Based on a very clever comedy by Claire Booth, wife of Time Publisher Henry Luce and later Ambassador to Italy. One of the surprises was an all-woman cast, novel in the 1930's. And although there were no men in the cast, most of the dialog was about them. The story is rather thin and depended on the fact that divorce, in the 1930's, was not only difficult but almost impossible in New York. Mrs. Stephen Haynes learns that her husband is seeing a salesgirl at Saks, and reluctantly divorces him, abetted by her friends, all of whom have romantic problems of their own. In the 1930's New York women who could afford it went to Nevada, where residency could be established quickly and divorce was relatively easy. The 1939 film, starring Norma Shearer, Paulette Goddard, Rosalind Russell, and Joan Crawford, was a hit. This one, with an even better looking cast, is definitely not, largely because someone tried to move a 1930's situation comedy into the present. Written by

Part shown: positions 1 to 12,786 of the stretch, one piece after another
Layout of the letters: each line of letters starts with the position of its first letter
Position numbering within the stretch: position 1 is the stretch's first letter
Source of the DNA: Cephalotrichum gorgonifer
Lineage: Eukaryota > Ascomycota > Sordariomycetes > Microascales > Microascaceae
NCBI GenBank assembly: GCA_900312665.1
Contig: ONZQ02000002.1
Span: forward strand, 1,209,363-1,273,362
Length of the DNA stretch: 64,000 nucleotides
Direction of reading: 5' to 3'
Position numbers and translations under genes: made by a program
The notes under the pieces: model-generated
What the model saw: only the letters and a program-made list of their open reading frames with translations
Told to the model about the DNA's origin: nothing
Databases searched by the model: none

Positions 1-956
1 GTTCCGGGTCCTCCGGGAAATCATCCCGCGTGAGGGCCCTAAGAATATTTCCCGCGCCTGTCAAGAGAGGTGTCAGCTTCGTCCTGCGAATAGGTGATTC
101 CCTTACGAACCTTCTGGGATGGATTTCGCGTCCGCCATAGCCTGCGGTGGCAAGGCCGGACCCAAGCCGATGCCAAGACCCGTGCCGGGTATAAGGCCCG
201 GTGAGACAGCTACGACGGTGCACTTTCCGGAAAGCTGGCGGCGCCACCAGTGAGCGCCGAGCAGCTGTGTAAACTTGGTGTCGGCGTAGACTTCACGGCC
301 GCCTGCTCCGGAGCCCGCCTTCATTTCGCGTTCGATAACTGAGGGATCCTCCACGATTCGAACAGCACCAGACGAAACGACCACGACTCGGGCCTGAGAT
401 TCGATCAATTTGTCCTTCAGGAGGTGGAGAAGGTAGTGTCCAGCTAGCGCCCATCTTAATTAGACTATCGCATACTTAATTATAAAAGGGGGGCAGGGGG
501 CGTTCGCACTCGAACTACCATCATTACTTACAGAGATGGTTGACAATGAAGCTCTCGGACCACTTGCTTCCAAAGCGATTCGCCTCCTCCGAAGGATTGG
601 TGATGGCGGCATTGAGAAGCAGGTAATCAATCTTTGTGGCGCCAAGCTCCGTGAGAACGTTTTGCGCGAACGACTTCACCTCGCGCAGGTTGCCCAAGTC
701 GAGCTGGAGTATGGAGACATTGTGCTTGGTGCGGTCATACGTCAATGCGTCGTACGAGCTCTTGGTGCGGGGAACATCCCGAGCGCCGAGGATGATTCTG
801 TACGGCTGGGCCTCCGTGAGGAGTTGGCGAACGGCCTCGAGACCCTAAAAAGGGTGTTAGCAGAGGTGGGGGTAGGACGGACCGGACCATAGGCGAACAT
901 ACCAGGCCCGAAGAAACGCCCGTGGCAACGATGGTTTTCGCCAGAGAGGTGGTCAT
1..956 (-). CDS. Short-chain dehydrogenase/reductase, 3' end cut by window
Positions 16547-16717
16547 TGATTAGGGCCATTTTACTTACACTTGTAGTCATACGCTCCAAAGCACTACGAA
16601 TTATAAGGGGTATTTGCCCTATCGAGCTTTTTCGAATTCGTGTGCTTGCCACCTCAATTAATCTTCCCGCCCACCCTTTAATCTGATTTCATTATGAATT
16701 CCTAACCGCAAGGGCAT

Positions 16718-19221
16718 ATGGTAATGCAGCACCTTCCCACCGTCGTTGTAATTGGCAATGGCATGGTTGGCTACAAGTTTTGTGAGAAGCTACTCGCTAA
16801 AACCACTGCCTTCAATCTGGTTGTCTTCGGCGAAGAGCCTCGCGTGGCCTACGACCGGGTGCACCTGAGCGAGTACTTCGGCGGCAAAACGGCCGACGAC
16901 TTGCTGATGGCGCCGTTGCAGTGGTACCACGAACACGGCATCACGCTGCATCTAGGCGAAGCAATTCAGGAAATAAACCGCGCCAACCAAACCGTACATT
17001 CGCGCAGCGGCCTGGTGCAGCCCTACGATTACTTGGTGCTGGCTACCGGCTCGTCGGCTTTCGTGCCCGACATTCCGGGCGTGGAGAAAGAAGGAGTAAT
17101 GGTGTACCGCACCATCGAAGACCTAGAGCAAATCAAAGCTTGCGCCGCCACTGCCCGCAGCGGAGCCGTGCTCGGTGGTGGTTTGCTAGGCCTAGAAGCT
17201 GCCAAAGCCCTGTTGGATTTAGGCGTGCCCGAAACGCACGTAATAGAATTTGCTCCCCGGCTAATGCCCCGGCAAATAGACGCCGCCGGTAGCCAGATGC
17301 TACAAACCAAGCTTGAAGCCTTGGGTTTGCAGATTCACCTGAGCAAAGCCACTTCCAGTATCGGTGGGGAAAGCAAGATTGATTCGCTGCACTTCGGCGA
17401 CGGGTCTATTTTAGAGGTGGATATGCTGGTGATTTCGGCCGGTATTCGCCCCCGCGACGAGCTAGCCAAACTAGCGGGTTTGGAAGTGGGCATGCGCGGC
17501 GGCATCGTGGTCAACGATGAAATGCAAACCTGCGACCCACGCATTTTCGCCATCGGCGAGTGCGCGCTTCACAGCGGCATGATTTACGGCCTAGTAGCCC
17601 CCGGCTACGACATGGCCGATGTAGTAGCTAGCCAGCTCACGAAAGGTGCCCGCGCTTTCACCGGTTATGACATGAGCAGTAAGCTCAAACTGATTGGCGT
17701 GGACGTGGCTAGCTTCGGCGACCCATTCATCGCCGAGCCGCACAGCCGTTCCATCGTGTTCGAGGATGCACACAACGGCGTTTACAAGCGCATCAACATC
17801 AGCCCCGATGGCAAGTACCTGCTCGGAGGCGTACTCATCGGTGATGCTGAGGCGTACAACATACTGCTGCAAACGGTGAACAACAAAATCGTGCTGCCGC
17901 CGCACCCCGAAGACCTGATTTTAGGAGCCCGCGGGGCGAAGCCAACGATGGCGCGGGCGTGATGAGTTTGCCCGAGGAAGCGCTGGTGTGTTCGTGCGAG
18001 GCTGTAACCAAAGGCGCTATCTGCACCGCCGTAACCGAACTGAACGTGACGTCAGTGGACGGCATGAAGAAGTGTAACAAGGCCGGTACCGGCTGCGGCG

To say I was disappointed is an understatement. An amateur film made by professionals. I was about to leave the theater in two or three occasions (something I've never done)I was stopped by Cloris Leachman really. She rings true, the only one I should say. This new women are less modern than the George Cukor women of the 30's. This ones are "acting" for us trying to be with it but their "conflict" is exactly the same as it has always been, in movies anyway. The fun of the original was based on a crisp, vitriolic and very funny script. A masterful direction and an unrepeatable cast. All the elements that are missing here. TV actresses mingling with models and Oscar nominees/winners. There wasn't anything organic about it. The whole thing felt like a put on, improvised in the moment without a clear objective. 2/10
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